While it may seem that I support the use of combustion engines on the modern homestead,
I would like to make it clear that my intention is to eliminate them whenever I can.
Some equipment does an awful lot of work and makes this lifestyle possible in an age where cash money is more valuable than food.
Now that the ground is opening up, many people are getting out or renting roto-tillers to freshen up the sleeping soil. That is because those people do not have pigs.
Keeping pigs for meat was never our primary intention.
It is, without a doubt, an exceptional by-product. Fresh organic pork is wonderful to have on hand and in abundance.
But, we would not normally eat so much meat. Meat has always been a treat and not a staple.
The first purpose for which we chose the pigs was, and is, to clear land.
They have done an admirable job of clearing what will be a small pasture for a dairy cow.
Make no mistake, they are incredible at turning and digging and rooting and fertilizing the earth.
Now that the garden has been freed of snow, it was time to test out the pigs in there.
Our garden is already fenced in to keep the chickens out.
Chickens are great for a garden as long as they are supervised.
Left to their own devices, they will destroy a garden.
The fence is fairly short and while our birds do fly well, they are heavy enough to avoid flying whenever possible.
I figured the fence would contain the pigs well as long as they were happy inside.
I hoped that the fresh ground would keep them interested for quite a while.
The first trick was to move them from their yard into the garden enclosure.
No fancy tricks here, just a bucket of food and some expert piggy calling.
It was easy going at first.
The problem at this time of year (as unseasonable as it is) is that there are so many enticing smells everywhere.
Like a house dog at the park, it was difficult to keep the pigs focused on the food bucket.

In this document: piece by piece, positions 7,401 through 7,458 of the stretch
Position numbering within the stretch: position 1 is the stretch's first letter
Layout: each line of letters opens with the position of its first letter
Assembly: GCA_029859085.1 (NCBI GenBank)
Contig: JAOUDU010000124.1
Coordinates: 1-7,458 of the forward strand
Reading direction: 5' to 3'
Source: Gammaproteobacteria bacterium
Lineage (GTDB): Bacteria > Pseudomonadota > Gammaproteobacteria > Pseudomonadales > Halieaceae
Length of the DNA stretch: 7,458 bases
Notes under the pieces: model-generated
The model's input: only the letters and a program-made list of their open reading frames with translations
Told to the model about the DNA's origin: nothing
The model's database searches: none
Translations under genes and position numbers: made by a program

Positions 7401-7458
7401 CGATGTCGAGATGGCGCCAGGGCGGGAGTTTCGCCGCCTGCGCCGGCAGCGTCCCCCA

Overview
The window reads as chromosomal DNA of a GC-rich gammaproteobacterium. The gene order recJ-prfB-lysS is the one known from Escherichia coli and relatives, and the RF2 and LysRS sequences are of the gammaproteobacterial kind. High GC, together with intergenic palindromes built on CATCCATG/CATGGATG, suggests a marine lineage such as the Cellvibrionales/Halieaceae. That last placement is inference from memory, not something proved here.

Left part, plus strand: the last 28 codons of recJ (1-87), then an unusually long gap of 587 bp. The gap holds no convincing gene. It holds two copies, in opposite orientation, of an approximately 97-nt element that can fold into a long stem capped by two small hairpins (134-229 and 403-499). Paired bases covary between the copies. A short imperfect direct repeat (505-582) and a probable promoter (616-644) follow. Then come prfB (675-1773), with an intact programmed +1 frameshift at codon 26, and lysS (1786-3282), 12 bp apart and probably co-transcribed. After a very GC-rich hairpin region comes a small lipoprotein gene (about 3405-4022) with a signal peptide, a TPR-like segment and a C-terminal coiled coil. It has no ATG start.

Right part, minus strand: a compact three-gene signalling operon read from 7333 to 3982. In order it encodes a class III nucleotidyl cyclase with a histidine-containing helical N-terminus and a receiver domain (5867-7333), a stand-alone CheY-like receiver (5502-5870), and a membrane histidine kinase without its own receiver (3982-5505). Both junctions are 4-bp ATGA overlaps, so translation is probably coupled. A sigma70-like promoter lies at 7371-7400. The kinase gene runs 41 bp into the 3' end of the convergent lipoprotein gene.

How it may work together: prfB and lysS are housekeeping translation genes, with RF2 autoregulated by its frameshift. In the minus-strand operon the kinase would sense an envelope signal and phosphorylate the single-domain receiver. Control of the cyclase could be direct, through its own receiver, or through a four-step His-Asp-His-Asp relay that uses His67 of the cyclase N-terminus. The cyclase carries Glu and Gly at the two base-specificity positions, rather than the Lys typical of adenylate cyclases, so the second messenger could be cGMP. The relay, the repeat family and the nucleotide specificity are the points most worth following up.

Off they went, meandering here and there.
They have lots of room in their yard, but it's still nice to see them moving freely around the yard.
But, the smell of their usual food is distracting enough when put close to the nose.
They can't resist following the bucket, so into the garden they went, one and then the next.
Here you can see what the garden soil looks like.
It is still full of the previous season's vegetation.
The soil is compacted and weedy.
There are root systems and grubs.
Pigs love roots and grubs.
Once they started to smell around the place, they got to work.
The most obvious advantage that a pig has over a mechanized cultivator is that a pig really requires no operator. They are fully automatic.
If you have ever run a large garden tiller, it's a lot of physical work to manage the machine.
Not so with the pigs.
Let them into the garden and move on to another job.
They even do some fertilizing while they're in there.
Go piggers go!
You just turn your back for a while and when you look again, the garden has been tilled.
The depth of till is about as deep as a tiller would go and maybe a little deeper depending on the ground.
A tiller doesn't compost vegetation while it works either.
Just so you know, this is a raised bed garden.
The soil is not from this spot. The soil came from a pocket of earth about 100 meters over.
This site is strictly rock and sand underneath, which makes the garden well drained.
We intend to continue to build this soil with input from compost and manure.
The pigs only took a few hours to dig the soil up.
I'll leave them in for a few days to allow them the chance to eat up all the vegetation and the grubs.
They'll leave it all behind them, so to speak, so there will be no loss.
The manure won't be aged, but there won't be a whole lot of it either.
It should dilute nicely into the soil.
Once the pigs are out, the chickens will take over.
They are already eager to get in there and pick up where the pigs left off.
The chickens will finish off the smaller bits and the remaining insects.
I've asked them to please rake it while they're in there.
They're great birds, I'm sure they'll oblige me.
You did some great work.